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Open Access Symposium 2016 – Empowerment through open scholarship: transcending boundaries

31 Jan 2017 - 13:15

The Open Access Symposium 2016, hosted by University of Cape Town (UCT) Libraries and SPARC Africa, in partnership with SPARC, Library and Information Association of South Africa (LIASA) and the National Research Foundation (NRF), took place over six days in December. The proceedings included three pre-conference workshops hosted by the Cape Peninsula University of Technology (CPUT) Libraries together with the NRF, the University of the Western Cape (UWC) Library and UCT Libraries. With the theme “Empowerment through open scholarship: transcending boundaries”, the symposium sought to grow the openness movement in Africa, grow skills capacity among African delegates, develop communities of practice, and provide networking opportunities and opportunities for knowledge sharing.

The pre-conference workshops were successful and engaging, with the key objective being to empower participants to become more skilled in the practicalities of furthering the Openness Agenda. Hosted by UWC, one workshop addressed the theme “Library as publisher”, facilitated by Kevin Stranack from the Public Knowledge Project (PKP) at Simon Fraser University in Canada, as well as Professor John Willinsky, Director of PKP. The second workshop, hosted by CPUT and the NRF, dealt with the creation and management of institutional repositories; this was facilitated by Andrea Bollini, Chief Technology Innovation Officer at 4Science in Italy. The third workshop, hosted by UCT Libraries, was titled “Legislation, copyright and funder agreements”, and led by copyright scholars Dr Dick Kawooya (University of South Carolina, Columbia), and Dr Tobias Schonwetter and Professor Caroline Ncube (both of UCT). Many of the presentations of the speakers are available for download.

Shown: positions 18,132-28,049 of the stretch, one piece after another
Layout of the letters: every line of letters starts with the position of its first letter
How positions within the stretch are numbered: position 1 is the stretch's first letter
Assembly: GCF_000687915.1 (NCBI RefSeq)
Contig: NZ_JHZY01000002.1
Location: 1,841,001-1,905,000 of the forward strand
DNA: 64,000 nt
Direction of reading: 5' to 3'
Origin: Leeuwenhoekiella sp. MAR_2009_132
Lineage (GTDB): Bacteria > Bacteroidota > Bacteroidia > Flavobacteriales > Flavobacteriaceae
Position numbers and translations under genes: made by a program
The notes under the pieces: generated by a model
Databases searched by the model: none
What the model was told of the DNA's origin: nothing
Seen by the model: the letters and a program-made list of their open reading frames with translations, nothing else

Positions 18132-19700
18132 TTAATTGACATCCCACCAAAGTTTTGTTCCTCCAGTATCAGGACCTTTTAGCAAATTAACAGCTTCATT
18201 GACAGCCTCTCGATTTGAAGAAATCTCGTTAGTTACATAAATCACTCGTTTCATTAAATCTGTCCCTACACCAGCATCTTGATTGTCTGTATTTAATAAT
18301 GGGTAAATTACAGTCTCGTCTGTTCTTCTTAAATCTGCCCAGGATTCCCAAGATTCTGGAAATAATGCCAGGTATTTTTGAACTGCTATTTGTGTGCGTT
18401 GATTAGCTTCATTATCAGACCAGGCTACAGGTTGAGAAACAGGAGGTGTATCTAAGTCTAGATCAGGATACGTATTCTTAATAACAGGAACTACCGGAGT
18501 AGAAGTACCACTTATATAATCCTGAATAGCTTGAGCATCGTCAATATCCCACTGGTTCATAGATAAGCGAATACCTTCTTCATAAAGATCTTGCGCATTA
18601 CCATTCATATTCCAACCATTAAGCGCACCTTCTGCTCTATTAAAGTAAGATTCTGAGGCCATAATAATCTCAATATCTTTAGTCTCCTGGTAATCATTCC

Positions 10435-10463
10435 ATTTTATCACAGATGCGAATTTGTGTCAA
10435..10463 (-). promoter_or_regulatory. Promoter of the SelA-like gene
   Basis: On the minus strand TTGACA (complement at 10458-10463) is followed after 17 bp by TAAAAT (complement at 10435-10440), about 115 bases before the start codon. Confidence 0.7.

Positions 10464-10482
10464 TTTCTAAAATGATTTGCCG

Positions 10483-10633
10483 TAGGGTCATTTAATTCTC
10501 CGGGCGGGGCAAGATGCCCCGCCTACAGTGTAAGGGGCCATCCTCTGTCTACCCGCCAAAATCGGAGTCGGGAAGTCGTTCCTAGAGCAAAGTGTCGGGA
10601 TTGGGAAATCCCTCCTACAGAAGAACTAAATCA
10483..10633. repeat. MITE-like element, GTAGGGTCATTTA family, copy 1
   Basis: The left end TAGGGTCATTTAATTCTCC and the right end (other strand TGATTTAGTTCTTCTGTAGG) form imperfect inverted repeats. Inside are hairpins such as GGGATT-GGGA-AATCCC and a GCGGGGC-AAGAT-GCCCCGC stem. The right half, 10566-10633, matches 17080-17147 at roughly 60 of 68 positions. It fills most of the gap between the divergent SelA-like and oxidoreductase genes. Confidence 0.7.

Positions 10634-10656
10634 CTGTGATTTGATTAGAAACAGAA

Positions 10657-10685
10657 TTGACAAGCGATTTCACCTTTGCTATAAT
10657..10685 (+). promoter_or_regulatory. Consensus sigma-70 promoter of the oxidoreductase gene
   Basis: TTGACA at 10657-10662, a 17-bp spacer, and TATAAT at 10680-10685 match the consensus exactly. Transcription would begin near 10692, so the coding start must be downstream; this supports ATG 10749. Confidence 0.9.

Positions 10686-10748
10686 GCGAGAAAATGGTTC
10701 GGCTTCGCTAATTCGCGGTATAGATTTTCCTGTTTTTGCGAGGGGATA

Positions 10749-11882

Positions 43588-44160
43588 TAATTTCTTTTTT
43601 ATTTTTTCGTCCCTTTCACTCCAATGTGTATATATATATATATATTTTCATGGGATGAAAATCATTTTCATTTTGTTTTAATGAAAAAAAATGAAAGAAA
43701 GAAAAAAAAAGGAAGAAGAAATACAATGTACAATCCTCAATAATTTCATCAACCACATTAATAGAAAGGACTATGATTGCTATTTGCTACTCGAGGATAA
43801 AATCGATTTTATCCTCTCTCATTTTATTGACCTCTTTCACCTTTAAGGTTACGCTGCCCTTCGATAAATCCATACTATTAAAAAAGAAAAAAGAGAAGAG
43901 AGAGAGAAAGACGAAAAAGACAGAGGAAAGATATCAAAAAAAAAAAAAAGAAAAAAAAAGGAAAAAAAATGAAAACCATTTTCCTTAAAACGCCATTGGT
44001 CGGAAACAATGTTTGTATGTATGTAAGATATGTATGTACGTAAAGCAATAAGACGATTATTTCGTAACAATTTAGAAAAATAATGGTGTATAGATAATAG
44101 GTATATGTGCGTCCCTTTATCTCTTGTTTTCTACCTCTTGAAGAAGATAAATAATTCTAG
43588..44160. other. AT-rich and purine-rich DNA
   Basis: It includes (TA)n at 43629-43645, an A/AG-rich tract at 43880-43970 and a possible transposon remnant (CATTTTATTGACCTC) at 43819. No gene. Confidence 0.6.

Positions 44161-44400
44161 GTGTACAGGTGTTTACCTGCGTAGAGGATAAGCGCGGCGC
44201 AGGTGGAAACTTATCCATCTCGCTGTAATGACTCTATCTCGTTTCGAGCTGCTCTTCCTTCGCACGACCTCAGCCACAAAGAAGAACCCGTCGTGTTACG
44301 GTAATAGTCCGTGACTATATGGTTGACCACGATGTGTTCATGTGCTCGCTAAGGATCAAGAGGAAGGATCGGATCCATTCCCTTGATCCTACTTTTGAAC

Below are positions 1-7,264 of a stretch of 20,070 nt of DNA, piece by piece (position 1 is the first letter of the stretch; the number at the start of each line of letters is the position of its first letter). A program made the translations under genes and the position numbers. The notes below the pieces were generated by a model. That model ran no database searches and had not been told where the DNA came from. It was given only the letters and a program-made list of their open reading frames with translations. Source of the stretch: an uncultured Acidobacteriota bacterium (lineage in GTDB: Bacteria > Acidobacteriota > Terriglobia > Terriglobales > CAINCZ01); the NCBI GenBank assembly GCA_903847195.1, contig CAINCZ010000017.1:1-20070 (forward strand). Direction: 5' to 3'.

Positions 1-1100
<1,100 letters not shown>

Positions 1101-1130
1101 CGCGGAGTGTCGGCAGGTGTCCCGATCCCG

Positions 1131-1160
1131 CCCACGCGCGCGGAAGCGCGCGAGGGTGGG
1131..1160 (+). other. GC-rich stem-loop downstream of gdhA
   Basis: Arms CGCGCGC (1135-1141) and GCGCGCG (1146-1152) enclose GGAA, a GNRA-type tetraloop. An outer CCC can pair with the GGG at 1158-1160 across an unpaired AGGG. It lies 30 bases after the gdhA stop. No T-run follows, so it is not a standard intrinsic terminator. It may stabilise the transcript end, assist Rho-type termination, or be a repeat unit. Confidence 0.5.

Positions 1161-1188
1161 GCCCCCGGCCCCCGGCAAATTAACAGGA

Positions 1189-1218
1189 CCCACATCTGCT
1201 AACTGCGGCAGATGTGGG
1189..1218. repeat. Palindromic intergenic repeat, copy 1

At the Symposium, the keynote speakers included former Judge Albie Sachs, Professor Bernard Rentier [of University of Liège], Professor Herbet van de Sompel [of Los Alamos National Laboratory], and Dr Lorraine Haricombe of the University of Texas Libraries. Albie’s (as he insisted on being called) advice to young people, “to find that ‘SPARC’...”, presaged the main outcome of the symposium, the resolve to establish and make visible SPARC Africa as a body to help consolidate the Open Movement in Africa. Albie observed that the Open Movement is not a large one, but it is a strong one.

Attended by approximately 100 delegates, with more than 10 African countries represented, the Symposium culminated with SPARC Africa’s inaugural open strategic planning session. The most significant ‘take-aways’ from the Symposium were strategies for empowerment and innovation for the betterment of society. Delegates left with an appreciation of what Openness means in an African context and more than a few expressed the intention to mobilise the Open Agenda within their home institutions.

--- written by Jeremiah Pietersen (member of the local organising committee)

SPARC Africa delegation

Conversation with Judge Albie Sachs. Pictured, Dr Reggie Raju (Deputy Director, UCT Libraries and Interim Chair of SPARC Africa) and Heather Joseph (Executive Director of SPARC)